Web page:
Conference paper

How Efficient Can Gossip Be? (On the Cost of Resilient Information Exchange)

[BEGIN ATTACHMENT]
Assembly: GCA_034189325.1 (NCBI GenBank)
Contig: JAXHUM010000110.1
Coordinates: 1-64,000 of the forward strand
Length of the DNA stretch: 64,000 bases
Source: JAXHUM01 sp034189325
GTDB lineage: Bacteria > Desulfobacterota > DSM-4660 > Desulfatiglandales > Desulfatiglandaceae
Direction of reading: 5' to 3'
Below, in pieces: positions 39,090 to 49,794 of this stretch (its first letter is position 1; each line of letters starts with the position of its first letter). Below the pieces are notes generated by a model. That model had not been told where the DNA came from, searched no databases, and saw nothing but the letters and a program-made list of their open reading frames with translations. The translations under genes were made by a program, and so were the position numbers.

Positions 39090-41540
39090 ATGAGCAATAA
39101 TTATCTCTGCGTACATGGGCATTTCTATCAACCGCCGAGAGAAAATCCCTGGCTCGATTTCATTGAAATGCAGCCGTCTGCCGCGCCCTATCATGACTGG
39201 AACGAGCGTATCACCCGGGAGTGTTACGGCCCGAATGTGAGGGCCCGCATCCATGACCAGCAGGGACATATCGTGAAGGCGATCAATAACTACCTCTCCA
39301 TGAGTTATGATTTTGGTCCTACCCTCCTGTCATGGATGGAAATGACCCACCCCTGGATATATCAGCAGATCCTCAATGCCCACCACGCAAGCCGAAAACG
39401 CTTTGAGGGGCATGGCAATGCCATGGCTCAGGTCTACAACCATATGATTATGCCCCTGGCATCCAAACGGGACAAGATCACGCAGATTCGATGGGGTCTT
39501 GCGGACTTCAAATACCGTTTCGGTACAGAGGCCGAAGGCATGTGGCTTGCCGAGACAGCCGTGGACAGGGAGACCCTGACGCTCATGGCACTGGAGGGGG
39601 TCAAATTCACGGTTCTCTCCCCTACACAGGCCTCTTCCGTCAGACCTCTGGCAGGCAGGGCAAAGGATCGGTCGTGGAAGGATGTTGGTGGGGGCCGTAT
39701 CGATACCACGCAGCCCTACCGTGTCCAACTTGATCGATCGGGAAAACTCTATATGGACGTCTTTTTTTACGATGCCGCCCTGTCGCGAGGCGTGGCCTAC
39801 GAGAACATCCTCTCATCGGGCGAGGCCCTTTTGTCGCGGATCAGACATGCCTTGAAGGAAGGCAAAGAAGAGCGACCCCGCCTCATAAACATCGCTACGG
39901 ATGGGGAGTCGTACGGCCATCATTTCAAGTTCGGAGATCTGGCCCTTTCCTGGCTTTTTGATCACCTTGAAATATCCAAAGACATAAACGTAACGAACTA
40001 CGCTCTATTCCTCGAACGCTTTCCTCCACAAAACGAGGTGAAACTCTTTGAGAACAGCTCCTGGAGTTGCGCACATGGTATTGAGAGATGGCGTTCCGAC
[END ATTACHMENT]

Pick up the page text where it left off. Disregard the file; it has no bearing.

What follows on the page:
Gossip, also known as epidemic dissemination, is becoming an in- creasingly popular technique in distributed systems. Yet, it has remained a partially open question: how robust are such protocols? We consider a natural ex- tension of the random phone-call model (introduced by Karp et al.), and we analyze two different notions of robustness: the ability to tolerate adaptive fail- ures, and the ability to tolerate oblivious failures. For adaptive failures, we present a new gossip protocol, TrickleGossip, which achieves near-optimal O(n log3 n) message complexity. To the best of our knowledge, this is the first epidemic-style protocol that can tolerate adaptive failures. We also show a direct relation between resilience and message complexity, demon- strating that gossip protocols which tolerate a large number of adaptive failures need to use a super-linear number of messages with high probability. For oblivious failures, we present a new gossip protocol, CoordinatedGossip, that achieves optimal O(n) message complexity. This protocol makes novel use of the universe reduction technique to limit the message complexity.

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